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Opinion

EDITORIAL - First responders: Heroes in a calamity

The Philippine Star

George Agustin managed to post a message on Facebook Live, providing information that he and his colleagues were off to their usual work, which was to assist or rescue anyone who might have been trapped in the massive flooding in Barangay Camias in San Miguel Town as Super Typhoon Karding roared across Luzon.

All were members of the Provincial Disaster Risk Reduction and Management Office of Bulacan: Agustin, of Iba O’Este in Calumpit; Troy Justin Agustin of Sta. Rita, Guiguinto; Marby Bartolome of Bulihan, Malolos City; Jerson Resurreccion of Catmon, Sta. Maria, and Narciso Calayag Jr.

The five were in a truck when the vehicle bogged down, prompting them to transfer to a boat to continue their mission. Along the way, however, a concrete wall collapsed and hit the boat, causing it to overturn and tossing the five into rampaging floodwaters. Their bodies were later found in a nearby village.

Assistance to the responders’ bereaved families as well as commendations from officials and various groups have since poured in for the rescuers, who have been described as “bayani ng kalamidad” or heroes of the calamity.

Beyond the aid and plaudits, however, the death of the five highlights the plight of first responders in a country that is regularly visited by typhoons, floods, earthquakes, volcanic eruptions, mudslides and other calamities. While rescue tools have been upgraded in most areas, there are still many first responders lacking basic equipment such as modern boats, life vests and protective helmets with lights for nighttime operations.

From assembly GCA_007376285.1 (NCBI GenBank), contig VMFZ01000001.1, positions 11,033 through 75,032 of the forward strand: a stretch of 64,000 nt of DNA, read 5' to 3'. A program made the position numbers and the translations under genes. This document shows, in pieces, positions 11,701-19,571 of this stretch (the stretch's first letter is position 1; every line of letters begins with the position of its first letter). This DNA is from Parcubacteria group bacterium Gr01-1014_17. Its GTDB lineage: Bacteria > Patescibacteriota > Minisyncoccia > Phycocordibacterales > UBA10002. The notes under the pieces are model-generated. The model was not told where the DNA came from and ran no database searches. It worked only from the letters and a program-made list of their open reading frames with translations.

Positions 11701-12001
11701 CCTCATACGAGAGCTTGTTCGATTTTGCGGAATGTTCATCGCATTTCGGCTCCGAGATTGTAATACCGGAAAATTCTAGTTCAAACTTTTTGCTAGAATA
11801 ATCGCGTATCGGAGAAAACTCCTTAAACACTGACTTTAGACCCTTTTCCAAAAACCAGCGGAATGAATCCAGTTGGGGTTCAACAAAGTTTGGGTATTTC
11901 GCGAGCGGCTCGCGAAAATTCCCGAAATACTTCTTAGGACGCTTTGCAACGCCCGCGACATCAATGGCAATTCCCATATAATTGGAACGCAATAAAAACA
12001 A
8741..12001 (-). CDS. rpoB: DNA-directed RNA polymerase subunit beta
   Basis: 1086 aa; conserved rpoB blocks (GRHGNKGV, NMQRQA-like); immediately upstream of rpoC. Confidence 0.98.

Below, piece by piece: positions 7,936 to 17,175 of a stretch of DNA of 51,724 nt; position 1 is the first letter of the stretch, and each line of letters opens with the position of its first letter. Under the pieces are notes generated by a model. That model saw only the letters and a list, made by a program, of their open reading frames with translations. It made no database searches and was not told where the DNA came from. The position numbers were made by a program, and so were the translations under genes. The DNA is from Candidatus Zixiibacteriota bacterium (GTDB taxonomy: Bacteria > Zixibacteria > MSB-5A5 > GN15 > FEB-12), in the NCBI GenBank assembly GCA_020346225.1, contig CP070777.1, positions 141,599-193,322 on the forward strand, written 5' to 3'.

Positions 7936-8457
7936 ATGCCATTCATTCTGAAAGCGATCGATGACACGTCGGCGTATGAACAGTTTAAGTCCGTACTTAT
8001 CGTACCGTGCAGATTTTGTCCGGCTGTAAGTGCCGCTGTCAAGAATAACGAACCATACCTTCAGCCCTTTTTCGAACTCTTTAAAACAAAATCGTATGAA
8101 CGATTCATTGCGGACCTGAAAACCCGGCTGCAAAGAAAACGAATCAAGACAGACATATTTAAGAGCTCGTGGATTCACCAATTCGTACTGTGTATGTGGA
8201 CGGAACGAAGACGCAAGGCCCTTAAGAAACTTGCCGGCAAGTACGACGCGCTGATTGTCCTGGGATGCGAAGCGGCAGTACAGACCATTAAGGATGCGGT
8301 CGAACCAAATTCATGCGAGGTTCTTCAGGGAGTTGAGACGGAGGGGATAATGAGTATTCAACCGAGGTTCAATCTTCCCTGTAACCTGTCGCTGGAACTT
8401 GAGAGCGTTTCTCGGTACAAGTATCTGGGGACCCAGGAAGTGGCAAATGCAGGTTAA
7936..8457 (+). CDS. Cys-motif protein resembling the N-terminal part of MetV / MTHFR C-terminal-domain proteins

Both the national and local governments have been boosting the equipment for emergency response, but the tools often still fall short of what is needed. Super Typhoon Yolanda showed the acute inadequacy of the country’s emergency response capabilities. Fortunately, there was a massive outpouring of assistance from many countries, from the use of military aircraft for rescue, retrieval and airlift operations to the provision of food, medical care and temporary shelters.

The nation pays tribute to the five heroes of Bulacan who died in the line of duty. The best tribute, however, will be the implementation of measures that will promote the welfare of first responders.

TYPHOON KARDING

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